Growing up in the late 1990s to early 2000s, there wasn’t anything more important to me as a kid than a Pixar movie.
From Toy Story to Monsters Inc., the acclaimed film studio’s output was always a very big deal to me, and I had to see any movie they released.
Fast forward to 21-year old adult me in 2016, and absolutely nothing has changed at all. I can safely say that this is probably the case for most people my age, and it’s not something to be ashamed about. Last year, for instance, my mom and I saw Pixar’s wonderful new film “Inside Out,” and I definitely cried.
So, after seeing the trailer for Pixar’s second 2015 movie “The Good Dinosaur,” I had to say I was pretty dang excited. When the movie released in late 2015, it received mixed reviews and I heard from numerous people that it wasn’t that good.
Because of this, I didn’t get around to seeing it until a couple months after. The film follows a troubled dinosaur who gets separated from his family and spends the film trying to get back home, tackling his fears along the way.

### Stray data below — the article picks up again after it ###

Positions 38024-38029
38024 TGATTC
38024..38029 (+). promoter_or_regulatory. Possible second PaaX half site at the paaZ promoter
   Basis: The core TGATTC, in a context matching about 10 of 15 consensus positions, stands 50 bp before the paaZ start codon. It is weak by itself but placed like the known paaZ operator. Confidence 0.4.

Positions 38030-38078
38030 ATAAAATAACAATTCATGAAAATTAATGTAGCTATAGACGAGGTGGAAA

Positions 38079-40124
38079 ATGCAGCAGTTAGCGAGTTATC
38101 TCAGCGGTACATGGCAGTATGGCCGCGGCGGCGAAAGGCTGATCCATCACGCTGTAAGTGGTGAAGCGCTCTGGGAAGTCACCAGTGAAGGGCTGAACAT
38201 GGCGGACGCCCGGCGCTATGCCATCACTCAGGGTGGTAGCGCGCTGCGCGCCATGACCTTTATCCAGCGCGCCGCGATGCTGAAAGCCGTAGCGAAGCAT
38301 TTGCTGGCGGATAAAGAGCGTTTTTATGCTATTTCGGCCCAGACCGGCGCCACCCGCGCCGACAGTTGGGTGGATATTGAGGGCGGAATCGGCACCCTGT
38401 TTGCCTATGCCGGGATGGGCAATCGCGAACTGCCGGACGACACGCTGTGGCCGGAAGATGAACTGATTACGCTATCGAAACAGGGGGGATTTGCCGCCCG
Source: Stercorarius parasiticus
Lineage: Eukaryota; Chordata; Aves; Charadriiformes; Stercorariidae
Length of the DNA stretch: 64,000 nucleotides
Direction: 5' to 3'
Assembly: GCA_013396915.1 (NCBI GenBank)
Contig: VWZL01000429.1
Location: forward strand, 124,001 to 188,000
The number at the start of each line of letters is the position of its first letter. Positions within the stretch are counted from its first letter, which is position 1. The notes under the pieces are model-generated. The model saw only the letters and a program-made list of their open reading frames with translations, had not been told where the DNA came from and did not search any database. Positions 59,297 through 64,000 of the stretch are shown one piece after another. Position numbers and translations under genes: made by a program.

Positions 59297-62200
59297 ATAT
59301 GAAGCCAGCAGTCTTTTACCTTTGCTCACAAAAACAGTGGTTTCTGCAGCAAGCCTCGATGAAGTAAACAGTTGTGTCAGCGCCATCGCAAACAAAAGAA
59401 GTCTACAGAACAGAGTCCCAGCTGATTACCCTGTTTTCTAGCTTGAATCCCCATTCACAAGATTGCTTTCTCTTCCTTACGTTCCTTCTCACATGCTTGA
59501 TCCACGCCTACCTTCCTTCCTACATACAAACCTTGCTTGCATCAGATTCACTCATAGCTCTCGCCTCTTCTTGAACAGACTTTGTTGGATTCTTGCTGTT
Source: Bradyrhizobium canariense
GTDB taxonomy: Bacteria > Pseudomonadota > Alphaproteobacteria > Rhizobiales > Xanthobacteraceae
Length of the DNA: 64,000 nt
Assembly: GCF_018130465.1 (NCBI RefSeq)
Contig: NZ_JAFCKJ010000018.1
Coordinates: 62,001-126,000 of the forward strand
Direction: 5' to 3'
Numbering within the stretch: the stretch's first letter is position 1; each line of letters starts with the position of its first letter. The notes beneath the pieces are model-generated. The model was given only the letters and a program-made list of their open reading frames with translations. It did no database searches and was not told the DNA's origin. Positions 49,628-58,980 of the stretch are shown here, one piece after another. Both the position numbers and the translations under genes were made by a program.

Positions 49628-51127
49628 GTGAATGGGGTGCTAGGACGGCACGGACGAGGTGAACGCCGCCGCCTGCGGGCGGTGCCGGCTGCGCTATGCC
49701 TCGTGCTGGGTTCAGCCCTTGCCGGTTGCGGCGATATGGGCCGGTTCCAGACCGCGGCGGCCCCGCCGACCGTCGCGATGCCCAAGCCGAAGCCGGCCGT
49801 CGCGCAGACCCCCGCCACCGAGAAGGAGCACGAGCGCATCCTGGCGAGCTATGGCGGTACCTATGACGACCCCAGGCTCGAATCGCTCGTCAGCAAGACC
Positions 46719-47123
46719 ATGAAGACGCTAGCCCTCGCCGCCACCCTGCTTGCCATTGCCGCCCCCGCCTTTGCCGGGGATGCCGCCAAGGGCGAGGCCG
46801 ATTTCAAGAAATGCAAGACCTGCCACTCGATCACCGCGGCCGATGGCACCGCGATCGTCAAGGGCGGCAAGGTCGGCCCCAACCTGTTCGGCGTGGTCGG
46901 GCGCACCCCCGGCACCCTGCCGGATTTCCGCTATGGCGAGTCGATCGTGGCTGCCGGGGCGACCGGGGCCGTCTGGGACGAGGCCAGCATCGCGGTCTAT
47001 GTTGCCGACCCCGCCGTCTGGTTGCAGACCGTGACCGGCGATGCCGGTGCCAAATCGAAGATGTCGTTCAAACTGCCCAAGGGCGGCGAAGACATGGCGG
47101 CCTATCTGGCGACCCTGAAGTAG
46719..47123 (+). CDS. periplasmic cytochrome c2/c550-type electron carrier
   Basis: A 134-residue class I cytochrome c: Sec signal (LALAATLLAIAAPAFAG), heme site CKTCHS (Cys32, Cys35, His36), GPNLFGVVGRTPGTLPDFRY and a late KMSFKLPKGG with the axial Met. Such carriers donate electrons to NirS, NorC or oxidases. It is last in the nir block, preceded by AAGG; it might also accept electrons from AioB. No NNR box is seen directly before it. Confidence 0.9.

The animation in “The Good Dinosaur” is magnificent, which is something that is expected of Pixar at this point, but it’s wonderful even to their standard. The dinosaur traverses rivers, forests and storms en route back to his family, and the animated wildlife is absolutely stunning. The dinosaurs themselves are overly cartoony, and it’s very cool the way they contrast with the super realistic backdrop.
However, my issue with this movie is the story. It’s so simple and generic for a studio usually does anything but. In comparison to the aforementioned “Inside Out,” this movie seems like the most basic and bland kids movie imaginable.
It’s still a movie that’s fun to watch, and I don’t regret seeing it by any means, but it’s one of the rare instances where I left the theater after seeing a Pixar movie feeling disappointed.
While it is still a children’s movie, we’ve come to expect so much more from Pixar when it comes to their storytelling. Their movies, unlike most animated children’s movies, are universal, regardless of age. And, when it comes to this dinosaur movie, good is a bit of an overstatement.